I am aware this is a very sensitive issue, but I do have to correct campaigners who have incorrectly named Morton Stanley Park in Redditch on a ‘hit list’ for toppling of statues, which was then published by the Metro and The Sun newspapers and others. Efforts are being made to correct these sources.
I want to make it very clear that the Morton Stanley Park in Redditch is not named after Henry Morton Stanley. It’s named after a local fish hook and needle entrepreneur called William Morton Stanley who had nothing to do with the abhorrent slave trade. He purchased land, which he then generously bequeathed to the people of Redditch in 1924 to be used as a park.
Furthermore, as a former new town that’s just over 55 years old, there are no statues of anyone at any of the parks in Redditch anyway, though the idea of a memorial to William Morton Stanley has been brought up in the past.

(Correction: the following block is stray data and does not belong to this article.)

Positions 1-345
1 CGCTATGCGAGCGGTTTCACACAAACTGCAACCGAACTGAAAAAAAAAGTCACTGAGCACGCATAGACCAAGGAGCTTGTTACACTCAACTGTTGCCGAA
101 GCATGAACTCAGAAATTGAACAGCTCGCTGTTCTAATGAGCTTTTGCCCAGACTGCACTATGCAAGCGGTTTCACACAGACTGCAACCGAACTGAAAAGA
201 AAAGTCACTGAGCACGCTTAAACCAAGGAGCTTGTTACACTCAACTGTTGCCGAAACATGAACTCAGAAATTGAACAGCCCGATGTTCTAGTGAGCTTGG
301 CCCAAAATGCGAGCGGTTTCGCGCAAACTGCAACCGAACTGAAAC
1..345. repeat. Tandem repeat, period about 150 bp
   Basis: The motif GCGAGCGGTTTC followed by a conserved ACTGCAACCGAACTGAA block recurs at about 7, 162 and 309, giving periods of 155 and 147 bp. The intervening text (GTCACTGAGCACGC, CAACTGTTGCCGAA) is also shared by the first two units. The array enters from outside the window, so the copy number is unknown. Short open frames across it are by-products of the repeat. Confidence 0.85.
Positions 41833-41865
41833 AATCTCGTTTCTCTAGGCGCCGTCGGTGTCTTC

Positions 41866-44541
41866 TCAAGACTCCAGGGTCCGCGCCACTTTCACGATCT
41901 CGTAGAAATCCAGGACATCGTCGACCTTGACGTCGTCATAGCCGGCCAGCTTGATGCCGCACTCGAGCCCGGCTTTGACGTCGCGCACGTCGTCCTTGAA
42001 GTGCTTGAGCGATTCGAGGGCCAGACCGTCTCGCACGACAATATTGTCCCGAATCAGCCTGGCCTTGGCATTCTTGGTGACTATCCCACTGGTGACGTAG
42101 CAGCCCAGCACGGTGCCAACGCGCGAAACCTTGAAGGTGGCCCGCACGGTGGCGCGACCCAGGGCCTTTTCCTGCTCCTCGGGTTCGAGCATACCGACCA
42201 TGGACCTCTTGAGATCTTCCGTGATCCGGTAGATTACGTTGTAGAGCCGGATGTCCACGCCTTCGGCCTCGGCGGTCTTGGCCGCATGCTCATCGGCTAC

As the council’s Portfolio Holder covering culture, parks and open spaces I am keen to stress that Redditch has a rich historic and cultural background with strong working class roots. We are a town that thrives on equality of opportunity and benefits from cultural and ethnic diversity. I don’t think we have ever thought it would be appropriate to glorify figures in history who are marred in human controversy, and if we have ever done so I can commit to bringing these forward for review as soon as they are brought to my attention.
On a personal note, I am fully sympathetic to the debate around our nation’s cultural history. As someone who was raised in a mixed race household it was not until we encountered prejudice that I even noticed as a child my brother was supposedly different to me. In my heart he has never been anything other than my big brother, and I can only hope that our society as a whole can heal and come together with true and long-overdue equality in our hearts and real opportunity for all as the outcomes of our mutual love.